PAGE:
AUGUSTA – A partisan deadlock over a budget bill could force thousands of Maine businesses and unemployed to pay state taxes on federal pandemic benefits.
Under the leadership of majority Democrats, the Legislature’s Committee on Resources and Finances approved the supplementary budget law on Thursday evening in a vote between 8 and 5 parties.
The bill would exempt all businesses from state taxes on forgivable loans under the Federal Payroll Protection Act received in 2020. In addition, an estimated 160,000 unemployed Mainers would receive state tax exemptions of up to $ 10,001 in unemployment benefits.
The bill extends a proposal by Democratic Governor Janet Mills that only state income taxes would have been imposed on profitable companies that have received more than $ 1 million in PPP funding.
House and Senate Democratic leaders said Friday they met Republicans more than halfway, but GOP lawmakers refused to endorse them.
This means that it may fail as it will require a two-thirds majority to pass the bill before April 15th. All lawmakers will review the bill next week when it meets for the second time this year in a COVID-19 session at the Augusta Civic Center.
Republicans are pushing for full federal tax compliance, including provisions that allow businesses to deduct 100 percent of business lunch expenses and take advantage of other federal deductions. Republicans also want the law changed to give them more control over how additional federal COVID aid money is spent, by requiring a two-thirds majority to approve such spending.
“We took the idea that the federal government has recognized the difficult situation for employers of all types and sizes in 2020 and made adjustments to help them keep their employees and stay afloat and not fall by the wayside, when the customers leave, “he said Rep. Sawin Millett, R-Waterford, the House’s top Republican on the Budgets Committee.
But top Democrats denied the Republican arguments.
“While the Democrats want to devote resources to helping families in Maine, Republicans would prefer to offer generous tax breaks that pave the way for three-martini luncheon amortization,” Senate President Troy Jackson, D-Allagash, said during an online press conference on Friday morning.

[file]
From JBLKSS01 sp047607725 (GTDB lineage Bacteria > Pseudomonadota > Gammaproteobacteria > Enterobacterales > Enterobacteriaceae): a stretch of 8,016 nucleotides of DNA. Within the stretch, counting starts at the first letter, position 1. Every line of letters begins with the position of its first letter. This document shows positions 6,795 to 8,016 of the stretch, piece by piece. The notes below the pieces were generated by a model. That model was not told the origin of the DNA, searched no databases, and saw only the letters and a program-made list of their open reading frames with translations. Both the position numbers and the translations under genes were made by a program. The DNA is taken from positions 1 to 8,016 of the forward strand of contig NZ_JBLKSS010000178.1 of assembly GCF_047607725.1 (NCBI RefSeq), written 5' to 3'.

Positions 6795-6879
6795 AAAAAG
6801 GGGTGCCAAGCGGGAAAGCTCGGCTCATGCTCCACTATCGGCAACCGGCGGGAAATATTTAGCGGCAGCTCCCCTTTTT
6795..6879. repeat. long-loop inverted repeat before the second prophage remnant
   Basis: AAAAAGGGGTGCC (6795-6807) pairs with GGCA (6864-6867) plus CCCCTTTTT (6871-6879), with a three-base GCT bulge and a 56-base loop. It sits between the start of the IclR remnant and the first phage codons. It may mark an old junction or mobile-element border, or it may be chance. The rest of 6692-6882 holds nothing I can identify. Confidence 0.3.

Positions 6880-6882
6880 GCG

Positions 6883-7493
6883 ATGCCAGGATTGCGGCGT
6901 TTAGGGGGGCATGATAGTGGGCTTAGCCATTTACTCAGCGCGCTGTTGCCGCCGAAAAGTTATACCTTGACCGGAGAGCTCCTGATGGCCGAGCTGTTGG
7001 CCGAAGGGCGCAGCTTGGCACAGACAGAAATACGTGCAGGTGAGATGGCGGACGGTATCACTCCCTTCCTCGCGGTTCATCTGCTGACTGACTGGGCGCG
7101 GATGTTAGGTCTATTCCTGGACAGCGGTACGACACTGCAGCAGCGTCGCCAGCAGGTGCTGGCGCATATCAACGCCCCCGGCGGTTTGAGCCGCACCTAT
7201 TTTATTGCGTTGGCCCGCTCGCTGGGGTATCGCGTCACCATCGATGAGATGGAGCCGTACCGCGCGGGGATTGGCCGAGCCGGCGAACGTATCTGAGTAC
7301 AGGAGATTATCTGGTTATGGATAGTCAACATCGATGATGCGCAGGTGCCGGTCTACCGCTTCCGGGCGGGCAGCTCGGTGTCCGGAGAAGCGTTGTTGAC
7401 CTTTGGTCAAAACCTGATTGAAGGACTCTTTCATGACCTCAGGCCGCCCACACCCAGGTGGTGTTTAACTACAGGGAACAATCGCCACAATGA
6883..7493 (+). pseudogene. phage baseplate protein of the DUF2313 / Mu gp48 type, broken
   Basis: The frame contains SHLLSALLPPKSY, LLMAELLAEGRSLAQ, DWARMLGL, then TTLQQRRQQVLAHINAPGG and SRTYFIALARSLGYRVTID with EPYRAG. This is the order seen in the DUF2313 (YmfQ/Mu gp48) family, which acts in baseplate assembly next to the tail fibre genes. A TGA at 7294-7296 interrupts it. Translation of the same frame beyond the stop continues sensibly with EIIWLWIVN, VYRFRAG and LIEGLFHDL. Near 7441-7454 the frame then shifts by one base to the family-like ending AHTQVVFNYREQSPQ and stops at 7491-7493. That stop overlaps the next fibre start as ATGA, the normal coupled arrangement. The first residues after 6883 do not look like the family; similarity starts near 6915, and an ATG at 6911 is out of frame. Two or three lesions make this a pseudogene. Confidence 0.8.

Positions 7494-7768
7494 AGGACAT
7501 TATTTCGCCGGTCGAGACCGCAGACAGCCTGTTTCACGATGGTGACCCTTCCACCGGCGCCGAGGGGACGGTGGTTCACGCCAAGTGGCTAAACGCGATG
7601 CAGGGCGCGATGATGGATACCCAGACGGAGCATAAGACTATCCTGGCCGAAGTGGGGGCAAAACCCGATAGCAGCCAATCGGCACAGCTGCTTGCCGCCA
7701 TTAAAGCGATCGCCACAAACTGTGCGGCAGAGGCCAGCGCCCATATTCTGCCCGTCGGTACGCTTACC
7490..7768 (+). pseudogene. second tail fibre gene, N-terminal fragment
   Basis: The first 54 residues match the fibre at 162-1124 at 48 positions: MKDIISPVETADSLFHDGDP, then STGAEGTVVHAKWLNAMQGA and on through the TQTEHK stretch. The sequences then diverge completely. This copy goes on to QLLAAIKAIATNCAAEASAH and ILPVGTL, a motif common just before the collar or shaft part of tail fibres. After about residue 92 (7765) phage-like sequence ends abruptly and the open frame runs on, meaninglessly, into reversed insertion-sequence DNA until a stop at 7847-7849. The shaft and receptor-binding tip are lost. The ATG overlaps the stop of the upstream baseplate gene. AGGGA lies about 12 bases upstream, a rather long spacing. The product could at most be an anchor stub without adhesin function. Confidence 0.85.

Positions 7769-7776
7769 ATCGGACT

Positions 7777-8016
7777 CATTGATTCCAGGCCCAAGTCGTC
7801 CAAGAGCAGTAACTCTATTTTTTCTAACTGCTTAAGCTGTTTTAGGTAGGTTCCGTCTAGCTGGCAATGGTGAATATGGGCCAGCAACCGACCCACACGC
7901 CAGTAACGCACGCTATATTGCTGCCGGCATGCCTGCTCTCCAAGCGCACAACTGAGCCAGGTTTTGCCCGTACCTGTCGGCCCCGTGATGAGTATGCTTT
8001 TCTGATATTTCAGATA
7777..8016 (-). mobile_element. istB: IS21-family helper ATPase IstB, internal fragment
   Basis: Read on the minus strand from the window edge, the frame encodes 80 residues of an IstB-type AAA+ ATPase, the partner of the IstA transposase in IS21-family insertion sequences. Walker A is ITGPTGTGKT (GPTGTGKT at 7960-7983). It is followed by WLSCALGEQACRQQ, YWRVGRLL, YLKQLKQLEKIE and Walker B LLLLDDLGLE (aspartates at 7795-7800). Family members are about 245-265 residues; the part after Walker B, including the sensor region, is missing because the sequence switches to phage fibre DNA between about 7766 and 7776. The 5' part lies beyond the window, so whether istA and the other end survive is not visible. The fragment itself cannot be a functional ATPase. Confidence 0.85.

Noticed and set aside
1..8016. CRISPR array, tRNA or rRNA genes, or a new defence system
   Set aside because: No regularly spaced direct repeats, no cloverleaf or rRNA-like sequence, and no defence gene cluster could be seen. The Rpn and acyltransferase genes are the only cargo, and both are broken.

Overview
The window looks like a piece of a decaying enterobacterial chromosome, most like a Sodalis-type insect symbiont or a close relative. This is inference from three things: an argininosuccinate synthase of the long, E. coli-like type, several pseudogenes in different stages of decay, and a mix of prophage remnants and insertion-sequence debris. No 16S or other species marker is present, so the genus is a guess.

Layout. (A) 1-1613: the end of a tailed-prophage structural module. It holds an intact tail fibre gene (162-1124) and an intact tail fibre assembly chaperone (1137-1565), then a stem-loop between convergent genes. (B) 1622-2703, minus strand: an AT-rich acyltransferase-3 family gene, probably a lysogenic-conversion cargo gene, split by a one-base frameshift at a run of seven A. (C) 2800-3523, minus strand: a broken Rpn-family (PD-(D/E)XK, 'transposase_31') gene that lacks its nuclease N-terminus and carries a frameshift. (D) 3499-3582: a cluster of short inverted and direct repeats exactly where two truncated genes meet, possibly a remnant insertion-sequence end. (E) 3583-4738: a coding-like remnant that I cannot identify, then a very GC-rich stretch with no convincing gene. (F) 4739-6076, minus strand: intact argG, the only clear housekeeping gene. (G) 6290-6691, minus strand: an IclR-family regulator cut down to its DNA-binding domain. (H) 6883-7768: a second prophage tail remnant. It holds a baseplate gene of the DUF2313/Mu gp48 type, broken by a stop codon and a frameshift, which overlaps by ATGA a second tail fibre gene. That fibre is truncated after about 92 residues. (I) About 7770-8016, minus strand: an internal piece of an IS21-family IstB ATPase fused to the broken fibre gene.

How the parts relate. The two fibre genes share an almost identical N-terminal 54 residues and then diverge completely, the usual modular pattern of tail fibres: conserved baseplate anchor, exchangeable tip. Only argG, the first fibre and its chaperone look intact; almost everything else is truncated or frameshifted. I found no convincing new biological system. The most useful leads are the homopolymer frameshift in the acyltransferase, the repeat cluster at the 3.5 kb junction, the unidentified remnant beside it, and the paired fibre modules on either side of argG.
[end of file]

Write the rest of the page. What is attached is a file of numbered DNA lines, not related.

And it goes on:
Senator Cathy Breen, D-Falmouth, chair of the committee’s Senate, said Republicans appeared poised to put tax breaks at risk for thousands of workers and businesses in order to expand tax breaks for a relatively small segment of businesses.
Democrats listened, she said, when Maine’s business community refused to be taxed on federal forgivable loans that are exempt from federal taxes, she said.
“We heard the outcry from businesses, we heard from the Maine (state) Chamber of Commerce that they needed that double taxation advantage for the business community that has been hit so hard and has so much responsibility for this pandemic,” Breen said.
The PPP exemption would cost the state about $ 100 million in tax revenue, and the unemployment benefit exemption would cost the state about $ 50 million in revenue. Democrats and Republicans both said their proposals are contingent on additional revenue given to the state from higher alcohol sales.
The supplementary budget would also allocate $ 10 million – along with $ 20 million in federal funding – to support caregivers for people with intellectual disabilities, autism, developmental disorders, mental health and substance use disorders, Breen said.
“This is a great plan,” said Breen. “What we didn’t do is spend an additional $ 32 million in government funds on arcane tax changes in federal law that are unrelated to the pandemic and actually go back to tax years 2019 and 2018 that have more to do with Trump’s tax cuts have been from earlier than anything pandemic related. “
Breen said supplemental budgets are usually passed to balance the state budget, a constitutional requirement, but projections of state revenue for the remainder of the current fiscal year ending June 30 suggest the budget is in the black becomes.
Dana Connors, president of the Maine Chamber of Commerce, said business executives appreciated the decision to make PPP completely tax-free under federal tax law.
“That was a high priority for us and it was extremely welcome that Democrats and Republicans could get together,” said Connors. He added that the additional budget also includes other components that could be an issue for some Maine businesses.
Connors said he was optimistic that lawmakers would continue to broker a deal that would ensure full federal compliance with PPP. He said he also believed there might still be time to compromise on some other Republican issues.
Without a compromise, an additional budget crisis would set tough lines for the state’s next two-year budget, which has to be in place by the end of June and which also requires two-thirds of support. Mills has proposed a basically flat-rate spending package of $ 8.4 billion, which is also the subject of ongoing public hearings before lawmakers.
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